b. post-traumatic stress disorder (PTSD).
    c. autism spectrum disorder (ASD).
    d. separation anxiety.

Propranolol is useful for controlling aggression, deliberate self-injury, and temper tantrums of some children diagnosed with autism spectrum disorder. It is not indicated in any of the other disorders.

  1. A 12-year-old child has been the neighborhood bully for several years. The parents say, We cant believe anything our child says. Recently, the child shot a dog with a pellet gun and set fire to a trash bin outside a store. The childs behaviors are most consistent with:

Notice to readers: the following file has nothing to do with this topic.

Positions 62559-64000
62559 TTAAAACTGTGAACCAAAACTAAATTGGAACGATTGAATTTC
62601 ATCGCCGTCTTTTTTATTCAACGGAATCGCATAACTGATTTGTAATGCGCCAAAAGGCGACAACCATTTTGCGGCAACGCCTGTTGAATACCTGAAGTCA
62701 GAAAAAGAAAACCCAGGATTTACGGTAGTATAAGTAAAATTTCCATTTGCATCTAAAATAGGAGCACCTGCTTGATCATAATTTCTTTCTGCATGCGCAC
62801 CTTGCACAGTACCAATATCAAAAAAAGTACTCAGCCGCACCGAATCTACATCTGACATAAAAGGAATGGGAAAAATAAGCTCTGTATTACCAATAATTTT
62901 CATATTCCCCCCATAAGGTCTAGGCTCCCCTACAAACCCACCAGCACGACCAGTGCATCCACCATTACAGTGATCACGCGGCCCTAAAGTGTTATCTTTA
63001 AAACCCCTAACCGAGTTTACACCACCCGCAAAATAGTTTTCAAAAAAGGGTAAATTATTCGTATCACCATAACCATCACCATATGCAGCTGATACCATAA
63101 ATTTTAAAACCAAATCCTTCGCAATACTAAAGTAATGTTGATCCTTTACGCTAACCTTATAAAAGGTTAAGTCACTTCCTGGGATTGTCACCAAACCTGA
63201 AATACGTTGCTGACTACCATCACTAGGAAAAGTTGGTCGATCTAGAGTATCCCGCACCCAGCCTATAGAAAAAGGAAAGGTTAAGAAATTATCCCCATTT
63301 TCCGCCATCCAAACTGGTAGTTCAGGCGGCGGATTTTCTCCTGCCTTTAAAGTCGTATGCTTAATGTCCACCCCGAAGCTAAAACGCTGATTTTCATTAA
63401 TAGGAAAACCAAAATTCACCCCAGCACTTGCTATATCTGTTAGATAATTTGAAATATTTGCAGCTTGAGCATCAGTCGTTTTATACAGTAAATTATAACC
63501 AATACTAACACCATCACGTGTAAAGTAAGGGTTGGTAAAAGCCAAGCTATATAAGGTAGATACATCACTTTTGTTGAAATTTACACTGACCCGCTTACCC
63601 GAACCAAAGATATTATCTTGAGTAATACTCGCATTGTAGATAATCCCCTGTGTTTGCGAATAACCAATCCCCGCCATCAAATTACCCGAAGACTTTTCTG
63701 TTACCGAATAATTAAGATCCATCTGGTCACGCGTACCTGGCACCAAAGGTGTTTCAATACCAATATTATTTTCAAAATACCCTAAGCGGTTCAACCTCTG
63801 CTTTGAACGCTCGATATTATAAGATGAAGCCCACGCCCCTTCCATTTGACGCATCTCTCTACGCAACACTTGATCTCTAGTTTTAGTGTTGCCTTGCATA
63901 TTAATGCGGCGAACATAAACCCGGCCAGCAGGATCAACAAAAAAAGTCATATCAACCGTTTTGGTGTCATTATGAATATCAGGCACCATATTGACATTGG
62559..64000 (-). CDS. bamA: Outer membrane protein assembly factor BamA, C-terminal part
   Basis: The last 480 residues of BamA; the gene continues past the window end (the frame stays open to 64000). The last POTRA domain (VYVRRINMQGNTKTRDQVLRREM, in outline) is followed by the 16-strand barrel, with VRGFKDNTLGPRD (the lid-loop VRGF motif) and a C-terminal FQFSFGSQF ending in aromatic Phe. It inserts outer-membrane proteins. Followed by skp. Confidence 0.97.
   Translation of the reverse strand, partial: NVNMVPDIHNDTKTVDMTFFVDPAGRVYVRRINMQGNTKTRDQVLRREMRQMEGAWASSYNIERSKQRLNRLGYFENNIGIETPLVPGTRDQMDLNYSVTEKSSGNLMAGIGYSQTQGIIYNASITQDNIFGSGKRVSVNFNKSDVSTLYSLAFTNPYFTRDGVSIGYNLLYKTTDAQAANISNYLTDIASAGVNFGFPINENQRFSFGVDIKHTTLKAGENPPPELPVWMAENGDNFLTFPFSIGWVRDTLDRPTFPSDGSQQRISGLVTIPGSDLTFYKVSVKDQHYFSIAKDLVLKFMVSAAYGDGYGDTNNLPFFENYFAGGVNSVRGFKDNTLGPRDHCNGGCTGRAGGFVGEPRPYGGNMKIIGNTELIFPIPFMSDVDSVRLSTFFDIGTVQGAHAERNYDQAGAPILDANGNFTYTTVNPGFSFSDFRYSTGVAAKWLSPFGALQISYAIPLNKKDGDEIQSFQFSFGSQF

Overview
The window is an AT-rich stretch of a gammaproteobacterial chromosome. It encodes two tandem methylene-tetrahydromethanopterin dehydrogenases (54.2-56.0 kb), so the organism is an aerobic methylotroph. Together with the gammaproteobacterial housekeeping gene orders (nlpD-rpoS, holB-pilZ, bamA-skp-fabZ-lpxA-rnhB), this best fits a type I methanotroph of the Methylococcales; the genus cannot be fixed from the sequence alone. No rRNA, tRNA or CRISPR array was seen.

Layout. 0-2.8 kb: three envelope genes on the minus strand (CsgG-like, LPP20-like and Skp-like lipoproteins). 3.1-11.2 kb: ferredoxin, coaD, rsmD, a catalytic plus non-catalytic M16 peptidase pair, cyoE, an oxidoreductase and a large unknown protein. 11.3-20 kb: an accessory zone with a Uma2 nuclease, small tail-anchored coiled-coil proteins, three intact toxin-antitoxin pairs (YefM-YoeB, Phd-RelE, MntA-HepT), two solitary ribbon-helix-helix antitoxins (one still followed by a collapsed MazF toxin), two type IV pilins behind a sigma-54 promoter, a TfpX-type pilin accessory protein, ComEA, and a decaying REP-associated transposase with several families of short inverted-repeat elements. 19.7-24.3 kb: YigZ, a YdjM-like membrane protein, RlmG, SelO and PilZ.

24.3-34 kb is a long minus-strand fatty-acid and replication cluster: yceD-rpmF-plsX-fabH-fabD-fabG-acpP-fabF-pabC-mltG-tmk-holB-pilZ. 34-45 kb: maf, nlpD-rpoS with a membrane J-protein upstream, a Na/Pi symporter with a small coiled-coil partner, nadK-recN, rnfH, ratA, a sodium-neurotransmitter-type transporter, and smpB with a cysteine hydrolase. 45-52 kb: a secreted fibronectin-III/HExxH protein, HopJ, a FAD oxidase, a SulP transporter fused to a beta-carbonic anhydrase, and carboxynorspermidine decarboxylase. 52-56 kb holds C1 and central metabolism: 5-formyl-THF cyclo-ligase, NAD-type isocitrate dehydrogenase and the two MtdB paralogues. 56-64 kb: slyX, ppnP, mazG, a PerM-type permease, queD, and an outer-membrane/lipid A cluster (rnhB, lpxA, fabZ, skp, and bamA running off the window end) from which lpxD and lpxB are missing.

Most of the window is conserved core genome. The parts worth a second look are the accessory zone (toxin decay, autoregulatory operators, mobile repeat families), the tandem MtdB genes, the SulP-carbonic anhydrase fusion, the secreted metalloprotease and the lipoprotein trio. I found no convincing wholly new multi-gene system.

a. conduct disorder (CD).
    b. defiance of authority.
    c. anxiety over separation from a parent.
    d. attention deficit hyperactivity disorder (ADHD).

The behaviors mentioned are most consistent with the DSM-5 criteria for CD: aggression against people and animals; destruction of property; deceitfulness; rule violations; and impairment in social, academic, or occupational functioning. The behaviors are not consistent with ADHD and separation anxiety and are more pervasive than defiance of authority.

  1. The parent of a child diagnosed with Tourettes disorder says to the nurse, I think my child is faking the tics because they come and go. Which response by the nurse is accurate?
    a. Perhaps your child was misdiagnosed.
    b. Your observation indicates the medication is effective.
    c. Tics often change frequency or severity. That does not mean they arent real.
    d. This finding is unexpected. How have you been administering your childs medication?